8 years and counting, and no one ever reacted to this with a “What the heck?!?”?

I ran into an interesting and silly issue today. First, I invite you to form your own opinion about the following block of code.

source: https://github.com/microsoft/TypeScript/blob/main/lib/lib.es5.d.ts, line 53
 * Returns a Boolean value that indicates whether a value is the reserved value NaN (not a number).
 * @param number A numeric value.
declare function isNaN(number: number): Boolean;

Go ahead — stare at it for a bit. Think about what this function is supposed to do. Read the commented description again. Then stare at it some more. At this point, I’m scratching my head and second guessing myself, with a “What the heck?” thrown in for good measure.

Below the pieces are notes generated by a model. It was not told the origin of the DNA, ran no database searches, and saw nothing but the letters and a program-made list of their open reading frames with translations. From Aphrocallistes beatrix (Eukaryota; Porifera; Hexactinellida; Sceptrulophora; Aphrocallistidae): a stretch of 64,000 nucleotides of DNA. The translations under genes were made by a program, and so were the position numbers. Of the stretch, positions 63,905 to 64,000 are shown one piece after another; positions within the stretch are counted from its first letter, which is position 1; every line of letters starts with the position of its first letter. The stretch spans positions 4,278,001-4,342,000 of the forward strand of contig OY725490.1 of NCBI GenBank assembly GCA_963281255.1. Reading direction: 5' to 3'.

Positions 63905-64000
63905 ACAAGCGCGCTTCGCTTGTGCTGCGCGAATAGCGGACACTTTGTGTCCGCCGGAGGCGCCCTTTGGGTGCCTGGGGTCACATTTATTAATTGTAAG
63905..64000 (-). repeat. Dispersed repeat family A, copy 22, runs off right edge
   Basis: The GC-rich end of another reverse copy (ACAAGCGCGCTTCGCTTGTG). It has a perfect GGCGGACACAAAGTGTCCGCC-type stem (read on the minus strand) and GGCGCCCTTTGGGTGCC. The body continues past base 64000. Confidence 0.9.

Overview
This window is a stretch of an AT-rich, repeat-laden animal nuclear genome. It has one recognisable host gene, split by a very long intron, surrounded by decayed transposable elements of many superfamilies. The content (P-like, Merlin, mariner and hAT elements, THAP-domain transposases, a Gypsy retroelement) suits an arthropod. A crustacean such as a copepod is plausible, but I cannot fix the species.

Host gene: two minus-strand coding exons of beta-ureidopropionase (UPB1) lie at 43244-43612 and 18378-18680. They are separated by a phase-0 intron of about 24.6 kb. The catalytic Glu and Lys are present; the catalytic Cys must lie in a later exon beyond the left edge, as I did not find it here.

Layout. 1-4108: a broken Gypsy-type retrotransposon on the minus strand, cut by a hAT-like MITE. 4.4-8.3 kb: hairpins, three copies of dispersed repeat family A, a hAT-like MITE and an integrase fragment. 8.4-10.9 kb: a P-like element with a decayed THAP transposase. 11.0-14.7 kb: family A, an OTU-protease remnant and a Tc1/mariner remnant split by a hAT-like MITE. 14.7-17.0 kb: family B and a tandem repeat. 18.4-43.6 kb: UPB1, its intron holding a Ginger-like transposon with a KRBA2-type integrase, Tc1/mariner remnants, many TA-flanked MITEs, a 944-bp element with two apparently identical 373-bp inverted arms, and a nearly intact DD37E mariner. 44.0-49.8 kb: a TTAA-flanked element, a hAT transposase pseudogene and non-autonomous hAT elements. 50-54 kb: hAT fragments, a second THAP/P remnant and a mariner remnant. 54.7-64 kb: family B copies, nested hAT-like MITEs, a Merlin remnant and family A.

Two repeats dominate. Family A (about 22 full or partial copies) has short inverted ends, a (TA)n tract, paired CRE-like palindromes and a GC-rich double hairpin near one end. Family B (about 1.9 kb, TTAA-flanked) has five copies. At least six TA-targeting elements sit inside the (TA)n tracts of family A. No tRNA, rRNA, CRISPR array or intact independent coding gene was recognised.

If you haven’t figured out my point yet, consider this: A rock doesn’t need proof that it’s a rock. It simply is. So… if logic serves… why would I need to test a number to see if it’s a number? Kind of defeats the whole purpose, don’t you think?

For you JavaScript purists out there, I get it: There are a thousand ways to write a number in JS. HOWEVER, with Typescript’s “strong typing”, the function ONLY accepts a number. So then what is the point of this function? Exactly — the purpose has been negated. In its current state, this function can only EVER return true. So, pointless.

I figure when I get some time I’ll create a pull request to fix this interface and function, because this is just silly. Please, feel free to beat me to it. Because this is not a good reason to use @ts-ignore.

8 years and counting, and no one ever reacted to this with a “What the heck?!?”?